Why Does My Husband Honor His Abusive Father?

Reader’s Question

My husband was raised by an alcolohic/drug dependent father. His whole family, including his mother, is in denial to this day about the whole thing. My father-in-law died 31 years ago, and his name hasn’t been mentioned since at any family gathering, etc. (except in our home, where I have told my children everything they want to know about him).

My husband and I have had some great talks where he has begun addressing the situation. He has finally been able to express the hurt and sadness he felt as a child. His father wasn’t violent toward him — that I know of — although he did beat my husband’s older brother up when he was about 18 years old. He was completely unavailable emotionally, and looked at his children as interruptions and a bother.

As in many co-dependent households, the truth is something that is impossible to uncover. My husband only told me about his father after a friend of mine mentioned that she knew he was an alcoholic. We had been married for 15 years. He was furious with this friend. Before then, whenever I would ask a question about him or talk about him, it was met with anger — in other words, don’t talk about that!

The biggest problem, in my mind, is that he is hung up on trying to “honor” his abusive father. I think it is really hurting him because he won’t let himself get angry about all the hurt, confusion, and sadness he went through as a child. Any suggestions?

Psychologist’s Reply

Q: If his abusive father died 31 years ago, it’s quite likely that your husband has gone through all those feelings and thoughts and has settled on a strategy. From your description, the family isn’t actually “honoring” the abusive father: no one has spoken about him or mentioned him in family gatherings for 31 years. Instead, the entire family has gradually developed and accepted a strategy that quietly accepts what happened in their childhood — they talked about it years ago, they don’t talk about it now, they don’t mention his name, and they want grandchildren and future family to know very little about his abusive behavior. This is actually a very common strategy in families.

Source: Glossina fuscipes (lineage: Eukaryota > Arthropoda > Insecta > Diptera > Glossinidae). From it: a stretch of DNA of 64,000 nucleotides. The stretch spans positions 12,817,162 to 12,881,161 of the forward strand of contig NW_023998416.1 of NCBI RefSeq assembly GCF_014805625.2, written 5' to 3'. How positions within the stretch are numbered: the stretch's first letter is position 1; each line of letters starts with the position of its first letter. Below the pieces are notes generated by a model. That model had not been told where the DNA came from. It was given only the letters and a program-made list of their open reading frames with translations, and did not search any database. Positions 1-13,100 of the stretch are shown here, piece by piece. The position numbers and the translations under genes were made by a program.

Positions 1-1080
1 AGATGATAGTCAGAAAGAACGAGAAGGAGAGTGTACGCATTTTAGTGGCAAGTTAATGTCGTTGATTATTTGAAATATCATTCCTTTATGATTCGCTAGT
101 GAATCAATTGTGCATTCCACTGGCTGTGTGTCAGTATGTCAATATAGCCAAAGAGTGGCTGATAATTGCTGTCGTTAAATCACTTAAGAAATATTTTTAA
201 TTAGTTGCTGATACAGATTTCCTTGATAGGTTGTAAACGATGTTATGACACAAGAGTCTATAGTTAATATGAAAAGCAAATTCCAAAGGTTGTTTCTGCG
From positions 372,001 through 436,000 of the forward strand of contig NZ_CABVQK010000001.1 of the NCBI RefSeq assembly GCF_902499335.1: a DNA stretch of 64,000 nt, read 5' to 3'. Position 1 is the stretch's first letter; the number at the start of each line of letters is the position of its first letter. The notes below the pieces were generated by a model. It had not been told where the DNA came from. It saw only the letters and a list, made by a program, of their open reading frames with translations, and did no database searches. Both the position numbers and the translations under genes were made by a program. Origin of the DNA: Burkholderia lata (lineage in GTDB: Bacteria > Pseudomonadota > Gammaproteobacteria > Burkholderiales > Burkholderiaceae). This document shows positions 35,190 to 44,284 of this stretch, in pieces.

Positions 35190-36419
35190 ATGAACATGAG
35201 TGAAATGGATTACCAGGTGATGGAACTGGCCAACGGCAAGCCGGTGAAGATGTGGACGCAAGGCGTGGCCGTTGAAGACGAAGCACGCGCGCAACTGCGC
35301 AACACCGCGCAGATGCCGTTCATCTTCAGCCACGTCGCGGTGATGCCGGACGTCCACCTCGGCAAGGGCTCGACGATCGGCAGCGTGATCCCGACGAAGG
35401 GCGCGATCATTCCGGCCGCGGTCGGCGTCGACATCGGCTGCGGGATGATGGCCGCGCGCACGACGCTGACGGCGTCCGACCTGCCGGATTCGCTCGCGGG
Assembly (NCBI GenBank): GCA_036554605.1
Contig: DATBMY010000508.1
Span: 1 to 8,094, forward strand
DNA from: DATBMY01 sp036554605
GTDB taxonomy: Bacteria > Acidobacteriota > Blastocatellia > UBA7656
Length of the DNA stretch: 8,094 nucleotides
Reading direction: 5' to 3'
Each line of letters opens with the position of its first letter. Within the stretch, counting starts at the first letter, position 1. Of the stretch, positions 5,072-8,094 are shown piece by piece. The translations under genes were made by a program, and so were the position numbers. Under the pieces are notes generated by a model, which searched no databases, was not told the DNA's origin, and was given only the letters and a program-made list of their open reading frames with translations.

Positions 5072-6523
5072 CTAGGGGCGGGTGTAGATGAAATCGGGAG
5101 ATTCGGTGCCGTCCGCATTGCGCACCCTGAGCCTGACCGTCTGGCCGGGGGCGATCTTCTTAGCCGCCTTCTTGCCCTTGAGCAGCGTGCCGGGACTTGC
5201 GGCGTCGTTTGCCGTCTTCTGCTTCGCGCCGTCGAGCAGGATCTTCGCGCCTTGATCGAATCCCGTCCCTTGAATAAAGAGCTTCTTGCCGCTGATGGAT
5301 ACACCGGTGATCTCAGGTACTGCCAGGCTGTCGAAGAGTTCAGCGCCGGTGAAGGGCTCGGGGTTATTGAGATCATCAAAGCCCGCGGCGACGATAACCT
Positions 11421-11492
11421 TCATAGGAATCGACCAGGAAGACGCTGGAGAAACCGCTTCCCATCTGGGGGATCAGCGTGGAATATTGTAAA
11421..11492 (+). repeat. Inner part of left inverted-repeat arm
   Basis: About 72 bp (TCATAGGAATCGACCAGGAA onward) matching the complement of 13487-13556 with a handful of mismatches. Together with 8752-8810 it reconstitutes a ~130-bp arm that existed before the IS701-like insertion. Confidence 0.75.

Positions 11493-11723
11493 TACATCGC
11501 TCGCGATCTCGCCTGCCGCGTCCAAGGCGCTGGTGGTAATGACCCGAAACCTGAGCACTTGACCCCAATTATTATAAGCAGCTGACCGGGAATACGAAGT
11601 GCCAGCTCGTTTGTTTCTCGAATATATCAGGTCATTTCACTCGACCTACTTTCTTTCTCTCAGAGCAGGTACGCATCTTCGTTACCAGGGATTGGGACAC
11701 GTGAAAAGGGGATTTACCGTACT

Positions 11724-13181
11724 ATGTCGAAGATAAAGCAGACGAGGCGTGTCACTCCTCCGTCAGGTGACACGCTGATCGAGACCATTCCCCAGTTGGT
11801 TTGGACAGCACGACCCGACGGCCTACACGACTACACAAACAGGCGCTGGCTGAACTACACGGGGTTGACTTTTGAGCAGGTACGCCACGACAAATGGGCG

You now find yourself in an uncomfortable situation. You’ve recently become aware of the family history and the father-in-law’s abusive behavior. That information helped you understand many situations in the marriage that were confusing — such as your husband’s reaction to discussions about his father. Now you want to know more, but your questioning is met with the accepted family strategy.

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Your husband isn’t honoring his abusive father. He’s honoring the approach the family has accepted. After all these years, both he and the family have developed a strategy that works. Now, you not only want more information but also want him to relive those 31-year-old hurts and emotional traumas. He is not willing to do that — and that’s also normal. His resistance has nothing to do with honoring the father. He is honoring the family approach to minimize information provided about the father’s behavior.

I’d recommend letting this go. Allow the family to use their current strategy unless something occurs that you feel might be directly related to his childhood — such as abusive behavior or drug/alcohol abuse. Many family systems have secrets, and you’ve discovered one. It’s more important that the children know who their father and mother are than know about a long deceased grandfather.

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